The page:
Stan Fisher is a trial lawyer who focuses his practice primarily on intellectual property, FDA, and general commercial disputes. Stan has tried cases for Pfizer, Merck, Samsung, AstraZeneca, Bayer, Alcon, and Vornado Realty Trust. 

A substantial portion of Stan’s practice involves patent and licensing disputes. In addition to serving as trial and appeal counsel in federal and state courts and before arbitral tribunals, Stan frequently advises clients on patent office proceedings of strategic importance to their patents or products. Stan has also litigated a variety of disputes involving food and drug law, contracts and business torts, so-called “soft” intellectual property (trade secrets, trademarks, and copyrights), and antitrust law.

Stan is President of the Giles S. Rich American Inn of Court, the Intellectual Property Inn of Court in Washington, D.C. generally affiliated with the U.S. Court of Appeals for the Federal Circuit. He was named a "Super Lawyer" in 2016-2017 and a Washington, D.C. “Rising Star” for intellectual property in 2014  by Super Lawyers, a rating service affiliated with Reuters.

Stan received his B.S. in Molecular Biophysics & Biochemistry from Yale College in 1997 and his J.D. from The George Washington University Law School in 2004, where he graduated with Highest Honors and served as Editor-in-Chief of The George Washington Law Review. He joined Williams & Connolly in March 2006 after clerking for Judge Richard Linn at the U.S. Court of Appeals for the Federal Circuit. He is a current member of the firm's Hiring and Budget Committees.

Representative Experience

Though all cases vary and none is predictive, Stan’s experience includes:

  • Trial counsel to Pfizer, Inc. in a number of Hatch-Waxman patent cases against different generic manufacturers.  These include related cases involving the drug, Tygacil®, a broad spectrum antibiotic with $150 million in annual U.S. sales.  The district court case against Fresenius was tried in November 2015 resulting in a settlement. In August 2016, Pfizer subsidiary Wyeth prevailed on all claims against Apotex in one of the first inter partes review pharmaceutical. patent cases decided by the PTAB and the Court of Appeals for the Federal Circuit.
  • Trial counsel to Samsung in 2015 in a major international patent licensing arbitration before a three-member panel involving the price Samsung was required to pay to extend a patent license agreement covering products with billions of dollars in revenue.
  • Trial counsel for AstraZeneca in the first “pay-for-delay” antitrust case tried following the Supreme Court’s decision FTC v. Actavis.The case was at the intersection of antitrust, patent, and FDA law.  The jury returned a defense verdict. In 2016, the U.S. Court of Appeals for the First Circuit affirmed the jury’s verdict in favor of AstraZeneca, with the jury found that the plaintiffs had not shown that they had suffered an antitrust injury that entitled them to damages.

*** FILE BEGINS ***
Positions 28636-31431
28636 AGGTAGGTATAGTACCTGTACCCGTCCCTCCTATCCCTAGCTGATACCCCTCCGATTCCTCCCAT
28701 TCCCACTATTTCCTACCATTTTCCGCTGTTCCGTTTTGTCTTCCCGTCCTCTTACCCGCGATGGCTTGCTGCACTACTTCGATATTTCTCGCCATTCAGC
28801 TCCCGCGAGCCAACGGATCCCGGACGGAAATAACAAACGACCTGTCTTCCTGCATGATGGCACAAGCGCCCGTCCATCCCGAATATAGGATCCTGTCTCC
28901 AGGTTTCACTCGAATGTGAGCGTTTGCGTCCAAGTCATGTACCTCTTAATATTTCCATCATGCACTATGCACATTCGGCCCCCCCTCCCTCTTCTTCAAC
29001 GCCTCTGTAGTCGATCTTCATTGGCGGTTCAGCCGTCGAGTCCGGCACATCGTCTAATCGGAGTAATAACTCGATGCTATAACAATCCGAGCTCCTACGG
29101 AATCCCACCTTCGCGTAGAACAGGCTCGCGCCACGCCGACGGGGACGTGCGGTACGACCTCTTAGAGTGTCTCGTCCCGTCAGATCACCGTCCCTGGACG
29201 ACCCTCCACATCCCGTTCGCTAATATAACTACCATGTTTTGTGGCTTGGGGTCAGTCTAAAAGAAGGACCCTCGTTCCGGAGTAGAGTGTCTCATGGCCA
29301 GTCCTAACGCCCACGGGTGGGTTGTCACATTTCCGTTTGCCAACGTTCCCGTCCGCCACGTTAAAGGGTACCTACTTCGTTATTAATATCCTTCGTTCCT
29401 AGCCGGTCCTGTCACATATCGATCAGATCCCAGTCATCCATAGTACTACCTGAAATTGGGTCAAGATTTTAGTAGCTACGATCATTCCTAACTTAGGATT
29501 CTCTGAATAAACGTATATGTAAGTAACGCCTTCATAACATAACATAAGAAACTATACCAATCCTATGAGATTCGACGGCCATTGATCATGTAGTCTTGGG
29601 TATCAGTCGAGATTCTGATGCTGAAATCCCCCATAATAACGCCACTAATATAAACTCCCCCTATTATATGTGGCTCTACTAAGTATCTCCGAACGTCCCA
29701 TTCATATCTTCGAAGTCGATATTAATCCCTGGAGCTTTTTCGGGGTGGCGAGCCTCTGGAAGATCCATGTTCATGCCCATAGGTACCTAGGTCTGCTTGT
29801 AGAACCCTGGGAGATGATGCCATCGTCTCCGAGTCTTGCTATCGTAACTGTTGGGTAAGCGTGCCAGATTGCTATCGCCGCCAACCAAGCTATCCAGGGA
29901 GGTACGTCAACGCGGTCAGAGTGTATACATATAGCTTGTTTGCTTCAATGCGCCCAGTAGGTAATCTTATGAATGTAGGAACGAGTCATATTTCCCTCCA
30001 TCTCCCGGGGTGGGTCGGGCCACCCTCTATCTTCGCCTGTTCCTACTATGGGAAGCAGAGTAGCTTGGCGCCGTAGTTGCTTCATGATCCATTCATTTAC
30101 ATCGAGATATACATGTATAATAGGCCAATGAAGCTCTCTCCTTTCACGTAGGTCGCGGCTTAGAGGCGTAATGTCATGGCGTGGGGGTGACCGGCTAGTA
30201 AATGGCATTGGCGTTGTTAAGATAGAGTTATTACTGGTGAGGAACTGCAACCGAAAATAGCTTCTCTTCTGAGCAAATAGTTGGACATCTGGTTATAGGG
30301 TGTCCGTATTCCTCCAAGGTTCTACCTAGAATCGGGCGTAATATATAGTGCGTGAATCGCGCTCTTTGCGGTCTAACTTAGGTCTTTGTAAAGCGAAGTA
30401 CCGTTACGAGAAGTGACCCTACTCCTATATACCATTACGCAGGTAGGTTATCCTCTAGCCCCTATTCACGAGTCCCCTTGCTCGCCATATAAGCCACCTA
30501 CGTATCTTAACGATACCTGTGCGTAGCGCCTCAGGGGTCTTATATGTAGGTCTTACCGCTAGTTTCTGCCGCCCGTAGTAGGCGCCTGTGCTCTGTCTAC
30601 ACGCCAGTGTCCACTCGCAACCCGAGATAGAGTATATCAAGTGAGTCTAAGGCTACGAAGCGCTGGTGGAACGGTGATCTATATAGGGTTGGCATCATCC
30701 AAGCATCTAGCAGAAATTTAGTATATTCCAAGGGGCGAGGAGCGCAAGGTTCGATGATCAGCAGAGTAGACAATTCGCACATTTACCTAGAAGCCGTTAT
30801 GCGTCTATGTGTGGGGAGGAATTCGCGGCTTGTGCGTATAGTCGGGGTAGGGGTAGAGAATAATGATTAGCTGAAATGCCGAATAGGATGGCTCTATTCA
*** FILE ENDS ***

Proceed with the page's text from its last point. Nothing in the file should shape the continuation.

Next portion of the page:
• Counsel for global pharmaceutical company in antitrust case involving allegations that settlement with generic company delayed generic competition.
  • Counsel for global diagnostics company in patent litigation involving diagnostic kits for the detection of HIV virus in blood products.
  • Counsel for a global pharmaceutical company in two significant antitrust cases involving allegations that the company delayed development of generic versions of two drugs.
  • Counsel to a venture-backed medical device company in confidential arbitration over a dispute involving the interpretation of a Warrant Agreement.
  • Trial counsel in additional Hatch-Waxman work for Pfizer including defending against Mylan’s challenge to the patents on Pfizer’s cancer drug, Sutent® which sells over $1 Billion per year.  The District Court ruled in Pfizer’s favor in October 2014.  The Court of Appeals for the Federal Circuit affirmed the decision on appeal in January 2016.
  • Trial counsel for Bayer in an Administrative Procedure Act challenge to FDA’s approval of generic versions of Bayer’s veterinary antibiotic drug Baytril®.  Ruling on Bayer’s behalf, the court found that the Agency’s approval of a generic version of Baytril was unlawful, and in a rare order, the district court required FDA to withdraw approval of the generic product.
  • Lead trial counsel to a defendant accused of murder in a two-week jury trial in Charles County, Maryland occurring in September 2015.  The case involved over 50 fact and expert witnesses and raised many forensic evidence issues including the use of historical cell site analysis, fiber testing, ballistics testing, soil and plant testing, and DNA testing.



Selected to Super Lawyers, 2016-2017

Selected to Washington, D.C. “Rising Stars” list, Super Lawyers, 2014


Government Service

Law Clerk, Judge Richard Linn, United States Court of Appeals for the Federal Circuit, 2004-2006

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